5. After reading this part:

    “Not to say that I always adhere to this. I’ve taken the check out of his hands and told him it was on me. We’ve gone Dutch. I’ve also surprised him with fancy just because cupcakes.”

    I think you might be overthinking this. Does he protest when you take the check or end up splitting it? If not, then paying for stuff is probably how he shows that he cares about you, much like just-because cupcakes are a way of showing that you care about him.

  6. It seems like some of this may be about changing expectations now that you’re “dating” instead of just “friends with benefits” and a conversation about which of these expectations the two of you as a couple are looking for might be really useful. I think that some of these expectations might be really good like additional romance, more sharing of resources, or more emotional closeness, but it will probably be a balance so that you don’t lose the parts of “friends with benefits” that originally drew you together. Sometimes all the romantic expectations can get in the way of just having a great time with your friend (that you just happen to like being romantic with).

  7. Short answer: Yes.

    Longer answer: For heaven’s sake, don’t go dutch. Alternate who pays for meals, pay the check while he’s in the restroom, but don’t go dutch with someone you’re dating.

    Longest answer: Look, he wants to do nice things for you and do things that make you happy. Also, this could be his way of differentiating “before we were Friends with Benefits, but now we’re a Couple.” And that’s not something you want to discourage (I’m assuming). So if it makes him happy to treat you to things, it would be a kindness to let him do that. Giving gifts like going out to dinner or special treats is how some people say “I love you.”

    Oh the other hand, now that you two are looking down the road at a future together, you have a responsibility to him to not let him continue doing things that make you uncomfortable. I’m sure he doesn’t want to be making you uncomfortable. So this is something you need to address.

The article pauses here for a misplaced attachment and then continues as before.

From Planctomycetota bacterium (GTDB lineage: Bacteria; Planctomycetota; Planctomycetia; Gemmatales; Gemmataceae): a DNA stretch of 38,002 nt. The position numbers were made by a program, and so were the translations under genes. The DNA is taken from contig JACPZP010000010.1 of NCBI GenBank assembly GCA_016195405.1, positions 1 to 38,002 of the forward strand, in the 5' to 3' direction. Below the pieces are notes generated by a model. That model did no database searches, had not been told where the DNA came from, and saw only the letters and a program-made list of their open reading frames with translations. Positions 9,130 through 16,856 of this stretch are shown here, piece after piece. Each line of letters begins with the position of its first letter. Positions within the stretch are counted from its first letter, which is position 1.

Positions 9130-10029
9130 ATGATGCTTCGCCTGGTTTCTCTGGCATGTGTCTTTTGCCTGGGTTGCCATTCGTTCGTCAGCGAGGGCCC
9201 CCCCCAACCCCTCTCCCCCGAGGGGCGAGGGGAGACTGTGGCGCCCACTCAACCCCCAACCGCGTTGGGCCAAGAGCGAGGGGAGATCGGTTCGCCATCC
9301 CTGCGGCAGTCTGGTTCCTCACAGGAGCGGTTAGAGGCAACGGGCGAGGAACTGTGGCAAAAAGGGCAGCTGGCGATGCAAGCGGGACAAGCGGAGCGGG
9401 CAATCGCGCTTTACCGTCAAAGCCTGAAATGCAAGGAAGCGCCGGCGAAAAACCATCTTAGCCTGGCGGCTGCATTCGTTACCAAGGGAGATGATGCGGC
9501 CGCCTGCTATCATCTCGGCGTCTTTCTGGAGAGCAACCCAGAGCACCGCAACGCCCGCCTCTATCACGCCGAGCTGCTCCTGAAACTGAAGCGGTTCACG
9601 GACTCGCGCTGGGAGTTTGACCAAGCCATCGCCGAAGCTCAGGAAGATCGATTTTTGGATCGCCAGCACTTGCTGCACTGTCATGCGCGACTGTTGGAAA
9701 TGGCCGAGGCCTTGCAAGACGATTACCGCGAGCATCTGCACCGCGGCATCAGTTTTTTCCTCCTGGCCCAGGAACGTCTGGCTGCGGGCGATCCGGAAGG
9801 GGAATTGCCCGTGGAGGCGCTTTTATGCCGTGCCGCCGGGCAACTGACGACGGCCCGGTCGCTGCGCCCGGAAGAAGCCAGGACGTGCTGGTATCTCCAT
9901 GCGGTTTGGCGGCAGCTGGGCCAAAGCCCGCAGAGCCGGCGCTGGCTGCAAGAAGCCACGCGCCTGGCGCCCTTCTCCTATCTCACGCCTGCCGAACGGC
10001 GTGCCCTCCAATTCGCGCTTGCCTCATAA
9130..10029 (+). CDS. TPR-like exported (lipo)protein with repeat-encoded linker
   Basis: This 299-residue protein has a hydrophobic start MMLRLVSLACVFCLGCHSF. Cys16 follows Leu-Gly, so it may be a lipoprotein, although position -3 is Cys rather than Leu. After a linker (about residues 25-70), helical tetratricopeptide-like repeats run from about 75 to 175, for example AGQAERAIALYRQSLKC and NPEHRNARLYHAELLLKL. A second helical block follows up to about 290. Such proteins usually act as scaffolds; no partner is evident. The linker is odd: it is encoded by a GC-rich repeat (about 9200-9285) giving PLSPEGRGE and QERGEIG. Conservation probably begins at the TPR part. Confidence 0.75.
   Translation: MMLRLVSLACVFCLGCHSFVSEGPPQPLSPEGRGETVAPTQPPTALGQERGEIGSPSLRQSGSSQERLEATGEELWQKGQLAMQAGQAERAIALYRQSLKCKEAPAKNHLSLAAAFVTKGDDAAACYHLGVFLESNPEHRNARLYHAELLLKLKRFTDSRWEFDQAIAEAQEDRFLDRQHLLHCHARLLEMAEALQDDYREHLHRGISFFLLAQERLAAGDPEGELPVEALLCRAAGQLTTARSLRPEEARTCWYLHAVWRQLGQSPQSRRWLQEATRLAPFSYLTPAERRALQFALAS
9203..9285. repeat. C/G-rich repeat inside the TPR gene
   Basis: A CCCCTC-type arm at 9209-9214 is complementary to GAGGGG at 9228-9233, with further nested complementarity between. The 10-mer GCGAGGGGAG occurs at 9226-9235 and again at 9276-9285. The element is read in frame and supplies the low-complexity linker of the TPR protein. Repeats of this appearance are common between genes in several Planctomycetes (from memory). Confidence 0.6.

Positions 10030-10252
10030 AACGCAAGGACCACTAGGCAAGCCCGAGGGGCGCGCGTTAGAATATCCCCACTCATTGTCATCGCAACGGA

Bear in mind that should this become a very long-term relationship, “yours and mine” will eventually turn into “ours.” So this is something that you will have to navigate through.

    And I will say this, there is something wonderfully intimate about letting your significant other do things for you even when you are perfectly capable of doing them yourself. Not because “hey, I don’t have to do this” but because you are together as a team that cares for each other. For example, this morning my husband drove me to the doctor’s to have some blood drawn. Now I was perfectly capable of putting on my big girl panties and driving myself there, and I did feel a little silly that he was interrupting his work-day for this. But he wanted to do that for me because he knows these things make me uneasy. I could have pulled the “no, I am independent and I can do this by myself,” card and I wouldn’t have been wrong. But by letting him help me in this situation, it builds our relationship. (And obviously I reciprocate in like.)